There are indeed many ways to learn a language today, from working with online instructors to gamified apps and self-study software à la Duolingo and Rosetta Stone. And yet, a problem for many language learners (especially beginners and intermediates) is to find authentic learning materials.
The practice sentences and worksheets found in textbooks and online learning apps are designed to convey basic vocabulary and grammar structure. They work as advertised, and yet, they are often utterly devoid of cognitive and emotional relevance for the learner.
Similarly, the way most textbooks or courses work, is that colours are taught before shopping, or present tense before past tense. While it certainly can be helpful to isolate and magnify moving parts in order to improve one’s understanding, in everyday life, languages are rushing at us in an untamed hodge-podge of mixed grammar, vocabulary and dialects.
I believe that story-telling is one of the best ways to prepare learners for these encounters with free-ranging language. Why? First of all, a good story catches the attention of the reader or listener. Contrary to a functional sentence designed to hammer a particular topic into a student’s head, a story is a living and breathing reflection of the target tongue.
Secondly, stories allow us to bypass the surface features of a language (syntax, morphology, phonetics, etc.) and cut straight to the core of the communicated message. We often tend to forget that vocabulary and grammar are not an end in themselves but a means to communicate. Stories have the power to remind us why we’re learning a language in the first place: to express and be impressed.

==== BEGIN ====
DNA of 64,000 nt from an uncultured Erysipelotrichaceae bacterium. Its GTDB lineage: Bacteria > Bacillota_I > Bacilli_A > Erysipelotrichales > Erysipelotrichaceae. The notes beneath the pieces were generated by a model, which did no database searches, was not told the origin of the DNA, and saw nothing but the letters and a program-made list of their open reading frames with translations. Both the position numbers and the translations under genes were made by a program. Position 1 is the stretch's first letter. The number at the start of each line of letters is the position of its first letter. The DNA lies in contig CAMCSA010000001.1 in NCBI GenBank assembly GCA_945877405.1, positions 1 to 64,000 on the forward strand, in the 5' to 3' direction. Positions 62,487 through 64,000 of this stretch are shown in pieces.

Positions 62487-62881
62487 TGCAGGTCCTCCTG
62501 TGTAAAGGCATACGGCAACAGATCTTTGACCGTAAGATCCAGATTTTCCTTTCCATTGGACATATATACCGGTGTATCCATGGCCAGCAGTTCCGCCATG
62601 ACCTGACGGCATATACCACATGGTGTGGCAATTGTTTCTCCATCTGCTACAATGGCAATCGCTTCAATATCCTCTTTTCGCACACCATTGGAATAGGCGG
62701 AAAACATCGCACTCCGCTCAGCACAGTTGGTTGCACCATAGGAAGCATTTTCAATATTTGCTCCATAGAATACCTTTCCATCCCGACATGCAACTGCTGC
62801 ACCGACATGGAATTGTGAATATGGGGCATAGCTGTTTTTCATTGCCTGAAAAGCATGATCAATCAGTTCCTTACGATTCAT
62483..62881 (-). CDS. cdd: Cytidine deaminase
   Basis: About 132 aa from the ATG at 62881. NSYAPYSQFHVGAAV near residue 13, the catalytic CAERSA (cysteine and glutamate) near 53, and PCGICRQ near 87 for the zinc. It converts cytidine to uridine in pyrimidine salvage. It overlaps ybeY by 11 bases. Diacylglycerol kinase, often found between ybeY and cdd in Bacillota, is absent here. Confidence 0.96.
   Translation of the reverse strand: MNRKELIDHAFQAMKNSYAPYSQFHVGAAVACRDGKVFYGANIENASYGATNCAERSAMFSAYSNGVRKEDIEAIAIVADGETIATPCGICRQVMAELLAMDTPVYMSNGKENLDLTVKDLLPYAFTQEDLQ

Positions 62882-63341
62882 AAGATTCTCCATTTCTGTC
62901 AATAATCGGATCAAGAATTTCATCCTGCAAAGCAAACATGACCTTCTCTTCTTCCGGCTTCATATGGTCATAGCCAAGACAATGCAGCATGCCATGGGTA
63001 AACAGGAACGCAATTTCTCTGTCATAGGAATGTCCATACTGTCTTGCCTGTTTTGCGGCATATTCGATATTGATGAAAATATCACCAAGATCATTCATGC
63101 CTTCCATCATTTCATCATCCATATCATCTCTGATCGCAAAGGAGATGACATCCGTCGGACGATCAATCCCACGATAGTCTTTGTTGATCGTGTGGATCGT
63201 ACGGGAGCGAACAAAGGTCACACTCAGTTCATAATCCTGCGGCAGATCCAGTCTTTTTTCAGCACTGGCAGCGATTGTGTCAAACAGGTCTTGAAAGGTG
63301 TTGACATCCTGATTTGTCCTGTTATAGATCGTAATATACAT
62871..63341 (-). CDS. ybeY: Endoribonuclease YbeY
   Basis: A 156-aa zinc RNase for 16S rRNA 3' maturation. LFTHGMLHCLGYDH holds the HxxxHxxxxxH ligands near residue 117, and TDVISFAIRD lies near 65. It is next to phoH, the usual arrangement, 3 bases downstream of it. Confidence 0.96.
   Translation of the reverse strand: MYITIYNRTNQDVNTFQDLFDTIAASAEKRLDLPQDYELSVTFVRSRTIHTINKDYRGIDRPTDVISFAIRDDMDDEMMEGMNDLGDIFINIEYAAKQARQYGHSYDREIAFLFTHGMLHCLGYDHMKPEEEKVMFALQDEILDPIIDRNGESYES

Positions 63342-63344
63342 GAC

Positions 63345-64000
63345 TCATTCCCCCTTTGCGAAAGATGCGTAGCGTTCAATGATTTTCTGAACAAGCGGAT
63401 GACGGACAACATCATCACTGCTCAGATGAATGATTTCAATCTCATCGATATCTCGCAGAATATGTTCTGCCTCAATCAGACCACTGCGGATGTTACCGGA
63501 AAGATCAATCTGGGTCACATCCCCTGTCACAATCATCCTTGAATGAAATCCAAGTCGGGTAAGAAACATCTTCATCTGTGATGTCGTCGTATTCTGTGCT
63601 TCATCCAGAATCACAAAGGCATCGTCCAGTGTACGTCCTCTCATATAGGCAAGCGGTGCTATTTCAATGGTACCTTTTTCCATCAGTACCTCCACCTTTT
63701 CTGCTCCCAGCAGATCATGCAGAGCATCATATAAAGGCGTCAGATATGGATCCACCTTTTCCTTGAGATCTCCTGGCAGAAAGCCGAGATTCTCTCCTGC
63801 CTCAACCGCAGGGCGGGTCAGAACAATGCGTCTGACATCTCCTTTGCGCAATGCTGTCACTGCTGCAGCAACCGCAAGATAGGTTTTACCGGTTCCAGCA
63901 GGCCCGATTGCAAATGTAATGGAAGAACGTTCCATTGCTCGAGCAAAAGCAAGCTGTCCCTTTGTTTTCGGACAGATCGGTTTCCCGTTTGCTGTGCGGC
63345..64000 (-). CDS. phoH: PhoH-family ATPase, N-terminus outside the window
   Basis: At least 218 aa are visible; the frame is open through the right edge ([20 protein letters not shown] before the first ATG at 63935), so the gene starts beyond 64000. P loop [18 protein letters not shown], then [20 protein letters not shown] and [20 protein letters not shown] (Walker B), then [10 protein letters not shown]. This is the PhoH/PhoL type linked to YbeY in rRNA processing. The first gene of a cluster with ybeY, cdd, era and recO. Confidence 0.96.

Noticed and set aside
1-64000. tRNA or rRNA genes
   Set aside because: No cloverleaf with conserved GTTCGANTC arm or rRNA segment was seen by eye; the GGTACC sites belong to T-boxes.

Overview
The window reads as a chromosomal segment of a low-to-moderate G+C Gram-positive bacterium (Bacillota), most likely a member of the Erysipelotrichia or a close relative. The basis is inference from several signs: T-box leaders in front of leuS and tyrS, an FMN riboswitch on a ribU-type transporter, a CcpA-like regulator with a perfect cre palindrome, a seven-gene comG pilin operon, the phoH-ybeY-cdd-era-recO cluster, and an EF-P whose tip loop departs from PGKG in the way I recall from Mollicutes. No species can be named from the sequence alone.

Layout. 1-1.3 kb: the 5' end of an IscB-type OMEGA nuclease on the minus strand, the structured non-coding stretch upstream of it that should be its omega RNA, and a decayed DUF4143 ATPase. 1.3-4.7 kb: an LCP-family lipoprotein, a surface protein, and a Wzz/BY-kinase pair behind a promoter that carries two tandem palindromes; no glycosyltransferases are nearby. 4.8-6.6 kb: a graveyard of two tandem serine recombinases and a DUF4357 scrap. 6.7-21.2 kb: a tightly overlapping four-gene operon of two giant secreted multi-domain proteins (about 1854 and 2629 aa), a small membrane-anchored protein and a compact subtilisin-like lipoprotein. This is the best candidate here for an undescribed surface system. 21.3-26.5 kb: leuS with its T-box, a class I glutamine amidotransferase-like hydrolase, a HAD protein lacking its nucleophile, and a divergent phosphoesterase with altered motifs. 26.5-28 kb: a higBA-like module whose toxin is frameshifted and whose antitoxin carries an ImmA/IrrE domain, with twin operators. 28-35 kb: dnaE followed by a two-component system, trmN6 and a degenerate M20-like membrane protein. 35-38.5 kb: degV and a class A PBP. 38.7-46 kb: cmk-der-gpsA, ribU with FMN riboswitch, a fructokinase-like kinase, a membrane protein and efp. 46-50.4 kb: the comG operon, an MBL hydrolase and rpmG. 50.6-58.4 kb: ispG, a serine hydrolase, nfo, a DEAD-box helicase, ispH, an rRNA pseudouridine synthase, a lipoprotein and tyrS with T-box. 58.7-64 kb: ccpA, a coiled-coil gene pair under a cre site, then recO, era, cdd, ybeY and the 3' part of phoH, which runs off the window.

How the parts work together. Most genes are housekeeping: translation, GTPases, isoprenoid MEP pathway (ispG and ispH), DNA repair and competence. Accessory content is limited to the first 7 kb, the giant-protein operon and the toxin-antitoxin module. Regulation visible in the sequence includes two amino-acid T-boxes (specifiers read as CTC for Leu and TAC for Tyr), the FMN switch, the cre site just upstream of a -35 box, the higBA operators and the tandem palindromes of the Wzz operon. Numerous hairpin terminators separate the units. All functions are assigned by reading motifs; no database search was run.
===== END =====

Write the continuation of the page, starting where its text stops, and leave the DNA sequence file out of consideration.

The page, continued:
Furthermore, stories are one of the most “sticky” forms of human expression. Every culture and language has myths, legends and stories which have been retold, remembered and re-imagined over the course of thousands of years.
Just as language learning apps tap into the addictive qualities of gamification, we can “exploit” the sticky qualities of story-telling in order to better commit words, phrases and expressions to memory. Since a good story evokes feelings and thoughts in the recipient, it’s much easier to remember and retrieve language-learning related elements because they are emotionally or imaginatively charged.
2) From all of the books you’ve published what has been the most inspiring student/teacher feedback?